Tuesday, July 24, 2007
The canary may be ready to start chirping again.
Shares of Merrill Lynch (MER), Wall Street's version of the canary in the coal mine, led the market lower last week with an 8% decline. The selling started on Tuesday, when the investment bank announced record earnings that blew away analysts' expectations.
At first the stock traded higher – gaining almost $2 over Monday's closing price. But the shares quickly reversed and ended the day in the red.
MER shares continued lower on Wednesday and Thursday after Bear Sterns announced losses in their hedge funds caused by problems with subprime loans. The fear is that those problems aren't unique to Bear Sterns and that the entire brokerage sector will suffer a similar fate.
Then, on Friday, MER dropped a whopping $2.66 per share as the stock closed just a few pennies above $80. That large, one-day drop basically wiped out all of the value of the July 80 call options – of which there were many – and padded the pockets of option market makers who were short those contracts.
Last month, I wrote about the tendency of MER shares to close option-expiration day within a few pennies of an important option strike price. I even went so far as to correctly predict that MER would end last month's option expiration day around $90 per share. That was the strike price with the largest open option interest.
The stock closed at $90.23.
I didn't make any such prediction this month. But given the large number of expiring options at the $80 strike price, it wasn't too surprising that MER closed at $80.04 last Friday.
There's another unique tendency of MER shares that, if history is any sort of a guide, suggests we could see some strength this week...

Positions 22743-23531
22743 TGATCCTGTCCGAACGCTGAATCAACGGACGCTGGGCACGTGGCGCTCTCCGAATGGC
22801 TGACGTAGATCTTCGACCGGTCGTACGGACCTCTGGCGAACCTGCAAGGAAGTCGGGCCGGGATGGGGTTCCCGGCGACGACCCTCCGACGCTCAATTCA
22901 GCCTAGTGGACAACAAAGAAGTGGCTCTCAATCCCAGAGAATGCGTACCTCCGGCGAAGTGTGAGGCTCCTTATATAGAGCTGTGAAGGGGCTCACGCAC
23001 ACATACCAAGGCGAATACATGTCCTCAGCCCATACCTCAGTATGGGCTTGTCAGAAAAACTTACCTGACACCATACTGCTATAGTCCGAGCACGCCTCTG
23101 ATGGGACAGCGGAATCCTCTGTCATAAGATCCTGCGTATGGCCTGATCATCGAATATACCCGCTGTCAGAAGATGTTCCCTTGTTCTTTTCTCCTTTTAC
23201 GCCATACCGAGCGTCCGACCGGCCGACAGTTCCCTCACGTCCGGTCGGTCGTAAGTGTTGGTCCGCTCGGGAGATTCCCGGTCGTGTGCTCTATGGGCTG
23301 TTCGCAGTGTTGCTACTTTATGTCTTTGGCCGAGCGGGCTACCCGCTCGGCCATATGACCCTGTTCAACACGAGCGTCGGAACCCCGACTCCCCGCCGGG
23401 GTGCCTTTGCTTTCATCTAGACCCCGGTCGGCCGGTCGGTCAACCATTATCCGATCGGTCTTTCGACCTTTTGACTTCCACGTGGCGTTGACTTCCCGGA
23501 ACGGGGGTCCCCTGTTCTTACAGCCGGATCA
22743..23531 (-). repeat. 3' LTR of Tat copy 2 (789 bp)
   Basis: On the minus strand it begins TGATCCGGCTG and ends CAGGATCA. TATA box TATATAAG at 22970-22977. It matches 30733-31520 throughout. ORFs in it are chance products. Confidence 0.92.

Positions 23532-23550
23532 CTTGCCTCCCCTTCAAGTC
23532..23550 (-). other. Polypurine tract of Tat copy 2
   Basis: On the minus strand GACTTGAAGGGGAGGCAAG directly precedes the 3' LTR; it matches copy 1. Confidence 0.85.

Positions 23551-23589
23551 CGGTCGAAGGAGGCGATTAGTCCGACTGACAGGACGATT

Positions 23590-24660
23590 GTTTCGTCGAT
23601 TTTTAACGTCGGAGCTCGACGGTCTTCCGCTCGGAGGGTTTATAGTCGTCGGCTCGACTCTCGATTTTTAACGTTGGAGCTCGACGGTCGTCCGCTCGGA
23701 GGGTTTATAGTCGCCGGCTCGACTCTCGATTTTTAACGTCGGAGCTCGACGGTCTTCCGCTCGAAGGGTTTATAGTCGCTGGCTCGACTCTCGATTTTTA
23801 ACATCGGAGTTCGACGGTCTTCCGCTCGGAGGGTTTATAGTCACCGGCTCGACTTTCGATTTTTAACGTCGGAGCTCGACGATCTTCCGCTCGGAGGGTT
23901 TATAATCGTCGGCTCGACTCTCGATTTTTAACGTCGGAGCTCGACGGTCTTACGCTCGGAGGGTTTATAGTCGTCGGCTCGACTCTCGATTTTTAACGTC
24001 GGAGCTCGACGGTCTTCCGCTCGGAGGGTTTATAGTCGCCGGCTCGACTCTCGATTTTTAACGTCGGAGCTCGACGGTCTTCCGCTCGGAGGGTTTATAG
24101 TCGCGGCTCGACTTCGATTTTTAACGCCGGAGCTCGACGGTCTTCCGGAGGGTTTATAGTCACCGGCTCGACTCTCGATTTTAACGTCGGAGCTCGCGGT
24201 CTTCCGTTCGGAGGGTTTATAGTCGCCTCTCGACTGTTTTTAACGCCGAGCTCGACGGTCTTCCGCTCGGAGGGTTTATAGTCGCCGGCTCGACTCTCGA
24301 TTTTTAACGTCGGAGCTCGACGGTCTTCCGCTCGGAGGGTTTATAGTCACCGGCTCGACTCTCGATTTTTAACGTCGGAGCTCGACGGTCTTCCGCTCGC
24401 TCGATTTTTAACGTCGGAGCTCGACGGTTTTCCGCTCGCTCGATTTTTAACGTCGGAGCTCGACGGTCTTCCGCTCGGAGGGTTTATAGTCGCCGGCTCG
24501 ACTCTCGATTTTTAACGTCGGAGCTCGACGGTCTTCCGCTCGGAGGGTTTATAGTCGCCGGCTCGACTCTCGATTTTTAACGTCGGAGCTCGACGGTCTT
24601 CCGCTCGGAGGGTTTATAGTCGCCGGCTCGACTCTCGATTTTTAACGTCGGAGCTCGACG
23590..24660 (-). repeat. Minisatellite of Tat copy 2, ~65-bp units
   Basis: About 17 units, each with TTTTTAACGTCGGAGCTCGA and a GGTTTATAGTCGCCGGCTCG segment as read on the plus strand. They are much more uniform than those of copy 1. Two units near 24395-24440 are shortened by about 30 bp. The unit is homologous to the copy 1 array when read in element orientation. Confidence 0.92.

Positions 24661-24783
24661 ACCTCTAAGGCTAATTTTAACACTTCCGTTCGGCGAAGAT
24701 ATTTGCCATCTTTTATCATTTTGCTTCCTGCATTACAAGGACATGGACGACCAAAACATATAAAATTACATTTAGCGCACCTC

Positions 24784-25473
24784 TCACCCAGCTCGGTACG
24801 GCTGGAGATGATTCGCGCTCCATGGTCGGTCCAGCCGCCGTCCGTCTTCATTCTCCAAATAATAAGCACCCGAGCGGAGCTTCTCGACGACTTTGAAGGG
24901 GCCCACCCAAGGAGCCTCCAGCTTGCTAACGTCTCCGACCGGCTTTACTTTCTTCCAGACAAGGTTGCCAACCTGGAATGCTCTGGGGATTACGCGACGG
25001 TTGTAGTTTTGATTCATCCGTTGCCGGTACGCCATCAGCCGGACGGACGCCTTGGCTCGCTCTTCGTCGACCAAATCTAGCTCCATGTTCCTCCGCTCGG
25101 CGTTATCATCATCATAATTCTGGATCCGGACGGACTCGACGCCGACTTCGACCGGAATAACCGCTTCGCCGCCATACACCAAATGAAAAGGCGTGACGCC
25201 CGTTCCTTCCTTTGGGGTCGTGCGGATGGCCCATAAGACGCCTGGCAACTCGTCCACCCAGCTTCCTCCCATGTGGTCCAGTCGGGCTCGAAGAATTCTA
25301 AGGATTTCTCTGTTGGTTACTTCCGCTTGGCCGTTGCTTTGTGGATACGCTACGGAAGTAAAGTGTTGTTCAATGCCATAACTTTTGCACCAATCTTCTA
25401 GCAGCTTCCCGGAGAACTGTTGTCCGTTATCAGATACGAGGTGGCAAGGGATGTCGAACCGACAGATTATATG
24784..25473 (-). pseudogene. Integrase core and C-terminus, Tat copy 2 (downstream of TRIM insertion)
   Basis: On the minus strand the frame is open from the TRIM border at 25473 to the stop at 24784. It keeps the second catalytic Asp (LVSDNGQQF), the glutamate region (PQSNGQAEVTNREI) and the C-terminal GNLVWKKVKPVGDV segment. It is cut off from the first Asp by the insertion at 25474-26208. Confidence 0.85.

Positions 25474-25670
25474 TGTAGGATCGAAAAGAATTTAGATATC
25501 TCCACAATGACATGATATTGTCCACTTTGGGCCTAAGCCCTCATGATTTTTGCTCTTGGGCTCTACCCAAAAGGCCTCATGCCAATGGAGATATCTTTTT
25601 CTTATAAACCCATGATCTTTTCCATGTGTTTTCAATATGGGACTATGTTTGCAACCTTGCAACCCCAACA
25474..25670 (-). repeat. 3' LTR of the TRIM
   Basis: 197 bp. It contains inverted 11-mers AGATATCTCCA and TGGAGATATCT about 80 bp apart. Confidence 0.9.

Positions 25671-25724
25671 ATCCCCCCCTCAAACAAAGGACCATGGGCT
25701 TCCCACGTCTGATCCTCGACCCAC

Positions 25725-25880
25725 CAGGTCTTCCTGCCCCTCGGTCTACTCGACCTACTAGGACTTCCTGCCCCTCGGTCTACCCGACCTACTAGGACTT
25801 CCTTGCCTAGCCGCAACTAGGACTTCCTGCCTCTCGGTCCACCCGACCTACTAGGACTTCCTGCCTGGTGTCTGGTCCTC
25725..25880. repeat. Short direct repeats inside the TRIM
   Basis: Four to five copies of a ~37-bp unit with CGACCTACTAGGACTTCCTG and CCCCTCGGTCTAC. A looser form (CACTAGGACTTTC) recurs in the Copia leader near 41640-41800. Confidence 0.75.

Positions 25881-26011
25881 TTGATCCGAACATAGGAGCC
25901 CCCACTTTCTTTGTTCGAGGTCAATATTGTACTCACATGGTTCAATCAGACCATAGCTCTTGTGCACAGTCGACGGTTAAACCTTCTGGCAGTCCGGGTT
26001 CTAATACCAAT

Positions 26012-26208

MER tends to be very volatile during the week following option expiration. And that volatility is skewed in the direction in which the stock closes on Monday. For example, if the stock closes higher on the Monday following option expiration, it typically goes on to make further gains. If the stock closes lower, then investors can look forward to bigger declines.
That's been the case for seven of the past eight months. Take a look...
In every case but one (January 2007), MER continued in the direction in which it closed on the day following option expiration. It didn't matter how large or small the move was on Monday. In most cases, it's just a matter of a few pennies. But those small initial moves often lead to large weekly percentage moves.
And, while I don't show it in the table, in every month except one (January 2007), MER reversed its direction from the previous week.
So, if this trend holds true, then yesterday's $0.01 gain in MER could be the start of a reversal of last week's losses.
Of course, all of this could be nothing more than mere coincidence. And if that's the case, investors might find some comfort in knowing they're buying a high-quality blue chip at just eight times earnings, and that those earnings are growing more than 37% year over year.
Traders won't care. We'll be out of the stock by Friday.
Best regards and good trading,
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